I’ve recently been doing some performance tuning and investigation on EventStore to deal with reliability issues (primarily connections being reset from heartbeat timeouts, and intermittent high latency). I would very much appreciate replies to a few questions below to better understand the factors going into this.
For context, we’re running EventStore 4.1.4 in a 3 node cluster in Docker under Kubernetes with Google Cloud Persistent Disks (network storage). While I am aware that network storage is not the recommended setup, it does make our lives easier when it comes to redundancy/backups, and for the most part has been good enough.
To make the latency more smooth, we’ve tested various options for the cache sizes and thread setting, initially increasing both the reader thread count and worker thread count. However, increasing the worker threads seem if anything to have a negative impact on the average latency and jitter. Can you confirm that worker threads are only CPU bound so that there is no benefit to having more worker threads than cores?
Looking at the number of reader threads, we don’t yet have conclusive results, but from the source code it does appear that the storage workers do blocking disk IO (which for us means network IO) and that as a result there would be benefits to adding more reader threads to reduce the impact of occasional spikes in storage access latency. Are there any other points of contention (e.g. in accessing underlying caches/files) that would lead to diminishing returns from adding more reader threads?
Additionally, I’ve noticed that while the config options for the above items talk about reader and worker threads, they’re not strictly allocated threads, but instead thread pool workers accessed on demand for as long as the queue is busy. Given the small number of threads, is there any reason why readers and workers are not implemented as dedicated threads? While the impact may be small, this would presumably remove any contention on the thread pool itself, and would mean that the workers could be blocked on a single lock when idle, rather than a new thread being claimed each time they start.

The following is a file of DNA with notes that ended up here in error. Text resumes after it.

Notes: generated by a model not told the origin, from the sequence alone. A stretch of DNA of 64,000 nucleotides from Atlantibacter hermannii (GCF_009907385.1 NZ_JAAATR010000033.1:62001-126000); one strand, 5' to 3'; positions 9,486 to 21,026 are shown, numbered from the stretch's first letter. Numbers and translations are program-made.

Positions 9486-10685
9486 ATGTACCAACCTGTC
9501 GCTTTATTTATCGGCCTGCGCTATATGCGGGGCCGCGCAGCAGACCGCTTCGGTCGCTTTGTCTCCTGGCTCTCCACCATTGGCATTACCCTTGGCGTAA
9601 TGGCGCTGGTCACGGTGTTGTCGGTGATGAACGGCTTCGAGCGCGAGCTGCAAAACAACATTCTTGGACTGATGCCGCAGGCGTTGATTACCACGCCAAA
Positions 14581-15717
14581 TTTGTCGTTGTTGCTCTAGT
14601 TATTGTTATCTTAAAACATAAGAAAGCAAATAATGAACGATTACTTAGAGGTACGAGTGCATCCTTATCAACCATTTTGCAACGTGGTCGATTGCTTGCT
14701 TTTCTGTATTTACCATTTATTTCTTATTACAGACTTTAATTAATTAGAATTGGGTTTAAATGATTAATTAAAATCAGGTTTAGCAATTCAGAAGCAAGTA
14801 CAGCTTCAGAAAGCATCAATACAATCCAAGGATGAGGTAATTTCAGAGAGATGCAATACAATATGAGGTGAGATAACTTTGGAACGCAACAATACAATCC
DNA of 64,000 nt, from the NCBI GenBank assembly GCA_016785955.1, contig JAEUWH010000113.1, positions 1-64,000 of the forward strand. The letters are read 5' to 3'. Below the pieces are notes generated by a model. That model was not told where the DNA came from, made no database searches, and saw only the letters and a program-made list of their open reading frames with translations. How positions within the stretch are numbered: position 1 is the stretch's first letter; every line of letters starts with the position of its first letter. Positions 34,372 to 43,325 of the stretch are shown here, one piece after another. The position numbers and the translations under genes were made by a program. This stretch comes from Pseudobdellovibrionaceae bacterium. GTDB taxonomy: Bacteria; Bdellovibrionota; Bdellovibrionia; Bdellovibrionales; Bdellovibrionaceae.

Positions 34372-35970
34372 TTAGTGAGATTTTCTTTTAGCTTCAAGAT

Finally, I’ve noticed that the queues are internally sent messages using a simple round robin scheme (when “better ordering” / queue affinity is not used). While this will be fine assuming that the latency for processing individual work items is small and averages out quickly, it does mean that a single slow item can currently build up a queue of unprocessed events that are being held up, even if other queues are empty. Is there are particular reason (other than simplicity) for why this is not implemented in a way that favours queues with fewer items in them, or uses something like work stealing where idle workers attempt to take work off a backed up queue? As it stands, it seems like the only way of reducing the impact of individual slow items is to add more readers, which would make it less likely that an incoming message is held up by another individual slow operation, but wouldn’t eliminate it in the way that feeding the current shortest queue would.
I appreciate that this is a long message with a lot of questions, but would be grateful for replies to better understand whether the best way forward for us would be to fork EventStore, to submit some PRs, or whether the areas above on improvements are already known dead ends for reasons I’m missing.